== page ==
The Scheme - The EmporiumThe future of Bartholomew Row and the Christopher Wray factory
Introducing The Emporium
The Emporium takes forward three centuries of changing use for the buildings between Bartholomew Row and Fox Street, with a mix of uses that suit the environment around them.
The development proposal maximises the retention of historic fabric, which was a key requirement of the Council’s Conservation Officer and Heritage England. In order to do that, around 5,600m2 of new building needs to be accommodated on just 560m2 of footprint, while respecting the height of the existing buildings, and the delicate Malt House roof.
Various options were explored, but the final design solution which achieved all the goals best was to have what is essentially a pair of buildings, one three storey to the same height as the Bartholomew Row elevation and making the corner, and then a 15 storey tower. The tower is offset at an angle away from the listed building, joined to it at the Fox Street entrance with a wedge-shaped glass link.
The footprint of the building includes a small triangle of land which sat between the linear East-West orientation of the path into the Park, and the southern wall of the site. This is absolutely vital to make the scheme possible, as without this the buildable footprint is a 40m x 10m strip that cannot accommodate a building high enough, and would require loss of part of the more important listed building.
View more high resolution artist impression images of The Emporium from various viewpoints here.
The four remaining houses along Bartholomew Row will be repaired and restored essentially in the currently plan form and converted into a pair of ‘townhouse-style’ offices. Such a use minimises the degree of intervention in terms of needing to put in bathrooms etc. The courtyard to the rear of the houses will be opened up so the houses can be properly ‘read’.
Round the corner into the Park, a new coffee shop will make the corner of Bartholomew Row and the Eastside City Park, on the space where numbers 7 and 8 Bartholomew Row once sat, and more recently Christopher Wray’s lighting showroom or “Emporium”. Further round, making the south east corner of the site, there will be a café bar / restaurant. This ground floor will be recessed a little from the podium above, with a glass frontage opening up into the park and giving the impression of shared space.
These units will add vitality to the Park, creating an ‘active frontage’ that will ultimately face and complement the active frontage of Birmingham Curzon station, across the proposed Curzon Square.
The Tower will include accommodation for about 175 students, all in individual rooms with private facilities, and several offering wheelchair access. Most of the rooms will have views of the Park or the city skyline. In addition to their private space, the studios will also have shared spaces and a roof terrace on the lower floors so residents can mix and socialise when their noses are not buried in their books….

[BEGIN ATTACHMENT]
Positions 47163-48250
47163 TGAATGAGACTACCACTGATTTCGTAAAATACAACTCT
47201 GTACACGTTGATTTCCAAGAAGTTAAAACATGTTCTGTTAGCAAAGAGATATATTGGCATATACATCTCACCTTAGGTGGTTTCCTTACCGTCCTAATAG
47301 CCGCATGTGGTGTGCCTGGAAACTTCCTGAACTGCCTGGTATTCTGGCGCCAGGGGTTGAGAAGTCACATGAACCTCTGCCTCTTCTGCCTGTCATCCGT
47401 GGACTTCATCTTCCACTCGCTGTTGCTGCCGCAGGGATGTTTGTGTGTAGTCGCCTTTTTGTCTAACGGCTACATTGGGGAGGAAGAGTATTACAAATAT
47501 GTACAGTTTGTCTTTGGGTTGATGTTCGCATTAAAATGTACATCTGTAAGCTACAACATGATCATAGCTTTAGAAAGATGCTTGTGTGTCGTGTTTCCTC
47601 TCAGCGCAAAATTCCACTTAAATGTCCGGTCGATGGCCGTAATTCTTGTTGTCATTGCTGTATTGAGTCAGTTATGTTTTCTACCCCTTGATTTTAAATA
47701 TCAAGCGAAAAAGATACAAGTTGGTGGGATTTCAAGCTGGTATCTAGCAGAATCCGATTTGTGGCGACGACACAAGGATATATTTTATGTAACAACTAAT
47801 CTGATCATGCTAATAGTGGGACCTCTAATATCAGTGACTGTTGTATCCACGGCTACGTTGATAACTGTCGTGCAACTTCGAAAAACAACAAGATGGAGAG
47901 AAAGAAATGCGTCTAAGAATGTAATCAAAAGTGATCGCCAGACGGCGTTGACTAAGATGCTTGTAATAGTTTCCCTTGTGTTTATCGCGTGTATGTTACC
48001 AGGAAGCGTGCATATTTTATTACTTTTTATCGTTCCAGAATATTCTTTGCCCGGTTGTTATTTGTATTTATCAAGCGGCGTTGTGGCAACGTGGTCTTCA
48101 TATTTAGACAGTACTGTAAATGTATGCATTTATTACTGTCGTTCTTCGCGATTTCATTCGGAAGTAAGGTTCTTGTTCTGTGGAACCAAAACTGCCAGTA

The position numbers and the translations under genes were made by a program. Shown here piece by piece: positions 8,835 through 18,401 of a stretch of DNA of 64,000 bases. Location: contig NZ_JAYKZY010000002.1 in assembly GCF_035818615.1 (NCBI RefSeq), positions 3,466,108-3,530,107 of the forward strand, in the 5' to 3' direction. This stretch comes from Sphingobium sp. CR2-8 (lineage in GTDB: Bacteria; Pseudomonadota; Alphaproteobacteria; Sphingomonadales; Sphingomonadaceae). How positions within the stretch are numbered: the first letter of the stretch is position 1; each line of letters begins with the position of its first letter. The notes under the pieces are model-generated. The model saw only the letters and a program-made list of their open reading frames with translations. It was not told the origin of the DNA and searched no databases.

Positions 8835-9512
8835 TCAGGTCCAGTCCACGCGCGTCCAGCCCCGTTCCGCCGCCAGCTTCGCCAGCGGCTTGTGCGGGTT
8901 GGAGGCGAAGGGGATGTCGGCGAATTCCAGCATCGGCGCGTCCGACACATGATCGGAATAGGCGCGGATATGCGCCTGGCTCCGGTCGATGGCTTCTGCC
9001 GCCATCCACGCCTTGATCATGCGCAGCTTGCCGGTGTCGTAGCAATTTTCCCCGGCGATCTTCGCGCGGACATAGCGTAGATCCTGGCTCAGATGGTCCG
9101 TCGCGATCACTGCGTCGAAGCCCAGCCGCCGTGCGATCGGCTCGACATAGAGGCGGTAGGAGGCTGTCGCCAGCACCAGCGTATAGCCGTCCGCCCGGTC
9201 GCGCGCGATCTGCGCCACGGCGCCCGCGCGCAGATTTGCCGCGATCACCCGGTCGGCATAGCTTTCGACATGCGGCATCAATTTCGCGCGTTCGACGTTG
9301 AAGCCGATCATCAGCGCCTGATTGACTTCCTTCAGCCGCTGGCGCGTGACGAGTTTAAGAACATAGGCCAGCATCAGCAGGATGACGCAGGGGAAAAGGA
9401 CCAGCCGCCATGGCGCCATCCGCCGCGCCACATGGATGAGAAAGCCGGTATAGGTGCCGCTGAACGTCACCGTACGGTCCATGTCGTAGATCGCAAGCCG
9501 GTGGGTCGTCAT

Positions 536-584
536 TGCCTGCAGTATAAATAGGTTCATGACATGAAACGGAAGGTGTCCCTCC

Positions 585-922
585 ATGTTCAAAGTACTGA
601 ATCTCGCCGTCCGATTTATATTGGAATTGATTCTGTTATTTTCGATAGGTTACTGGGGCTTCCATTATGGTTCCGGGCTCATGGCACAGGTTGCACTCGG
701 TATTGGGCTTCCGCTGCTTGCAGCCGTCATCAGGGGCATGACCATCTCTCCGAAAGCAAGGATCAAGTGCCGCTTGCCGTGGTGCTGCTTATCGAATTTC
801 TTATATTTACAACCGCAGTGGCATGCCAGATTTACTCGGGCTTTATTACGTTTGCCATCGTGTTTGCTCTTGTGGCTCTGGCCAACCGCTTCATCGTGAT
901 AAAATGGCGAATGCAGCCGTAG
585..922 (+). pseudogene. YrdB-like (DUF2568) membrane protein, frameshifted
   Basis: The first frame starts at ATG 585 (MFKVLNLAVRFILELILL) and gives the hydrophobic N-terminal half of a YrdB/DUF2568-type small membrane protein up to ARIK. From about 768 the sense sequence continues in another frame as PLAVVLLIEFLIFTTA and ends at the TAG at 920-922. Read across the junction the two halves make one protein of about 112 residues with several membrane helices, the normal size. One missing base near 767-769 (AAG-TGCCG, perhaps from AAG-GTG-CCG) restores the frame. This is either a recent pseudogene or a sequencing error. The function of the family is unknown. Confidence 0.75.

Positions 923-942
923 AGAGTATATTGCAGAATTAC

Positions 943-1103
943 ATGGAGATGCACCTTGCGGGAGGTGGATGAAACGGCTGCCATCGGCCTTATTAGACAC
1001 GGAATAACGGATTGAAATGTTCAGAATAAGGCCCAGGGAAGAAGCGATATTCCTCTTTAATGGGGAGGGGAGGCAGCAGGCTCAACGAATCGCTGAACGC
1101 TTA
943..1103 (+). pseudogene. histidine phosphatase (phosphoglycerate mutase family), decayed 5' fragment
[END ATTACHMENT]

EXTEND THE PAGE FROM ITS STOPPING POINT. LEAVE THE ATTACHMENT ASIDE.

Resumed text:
The Duplex Apartments
The well-preserved workshops on the north side of the site infront of the brise soleil of University House will be converted into four fantastic duplex apartment. Each of these will have south facing windows, exposed roof trusses, and a loft-living feel.
The Courtyard will provide the entrance space and all the shared services for the Emporium, including reception, access to the residential accommodation, laundry, bike stores, and office space for the management team. This space will make the most of the existing spaces available, with some of the ground floor walls cut way to open the spaces up. Access from Fox Street through the big carriageway arched doors, this will be a unique and spectacular entrance to the student elements of the Emporium.
Central Workshops and Malthouse
The rest of the spaces on the first and second floors of the central workshops will provide amenity spaces for the residents of the Emporium, making this the best student accommodation facility anywhere in Birmingham. There will be a cinema, gym, common rooms, private work rooms, lounges and a games room. And all of this within a two minute walk of Eastside City Park and BCU students’ favourite pub – The Woodman.
Inspired by the highly popular ruinpubs of Budapest (ruinpubs.com), the lower basement and former stamp room of the Lighting Factory will be a “ruinpub” – a bar with minimal new decoration or intervention that preserves the industrial character of this space as much as possible, and which will form a home for as much of the Christopher Wray memorabilia as possible. It will be accessed from one of the large pairs of doors onto Fox Street.
The façade will be a reflective aluminium cladding in a copper /red colour to contrast the park and compliment the surrounding buildings. This also picks up references from the Corten steel artworks currently nearby in Eastside Park, and may one day give cues to the artist who delivers the Big Art project?
The ends will be in a contrasting colour, with a frame adding detail to the elevations.